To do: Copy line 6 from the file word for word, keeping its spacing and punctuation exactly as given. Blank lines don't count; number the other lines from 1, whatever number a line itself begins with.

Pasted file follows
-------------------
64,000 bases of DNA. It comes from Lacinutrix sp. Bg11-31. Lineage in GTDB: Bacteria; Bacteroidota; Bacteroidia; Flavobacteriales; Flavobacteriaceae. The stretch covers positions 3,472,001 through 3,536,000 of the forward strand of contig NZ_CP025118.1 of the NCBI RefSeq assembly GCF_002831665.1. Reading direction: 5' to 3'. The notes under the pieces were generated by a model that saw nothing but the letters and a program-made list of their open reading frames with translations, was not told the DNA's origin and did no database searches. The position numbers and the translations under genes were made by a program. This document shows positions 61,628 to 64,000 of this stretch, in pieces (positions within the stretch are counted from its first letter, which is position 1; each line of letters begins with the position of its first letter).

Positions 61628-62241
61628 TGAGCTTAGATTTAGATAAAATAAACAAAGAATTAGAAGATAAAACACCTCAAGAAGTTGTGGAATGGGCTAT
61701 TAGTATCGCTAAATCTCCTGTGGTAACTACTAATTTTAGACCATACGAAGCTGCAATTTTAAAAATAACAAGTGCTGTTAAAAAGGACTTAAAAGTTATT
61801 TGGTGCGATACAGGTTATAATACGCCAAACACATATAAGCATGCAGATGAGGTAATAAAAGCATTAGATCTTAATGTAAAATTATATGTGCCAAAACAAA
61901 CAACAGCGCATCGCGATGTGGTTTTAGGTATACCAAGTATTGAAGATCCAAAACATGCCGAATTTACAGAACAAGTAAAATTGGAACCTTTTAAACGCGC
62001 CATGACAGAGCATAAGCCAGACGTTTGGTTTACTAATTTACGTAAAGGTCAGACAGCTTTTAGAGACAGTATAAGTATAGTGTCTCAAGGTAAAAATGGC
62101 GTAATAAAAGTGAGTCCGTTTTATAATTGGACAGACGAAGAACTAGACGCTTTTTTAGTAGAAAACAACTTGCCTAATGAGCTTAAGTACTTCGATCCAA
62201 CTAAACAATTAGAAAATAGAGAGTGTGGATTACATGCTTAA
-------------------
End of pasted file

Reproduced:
61901 CAACAGCGCATCGCGATGTGGTTTTAGGTATACCAAGTATTGAAGATCCAAAACATGCCGAATTTACAGAACAAGTAAAATTGGAACCTTTTAAACGCGC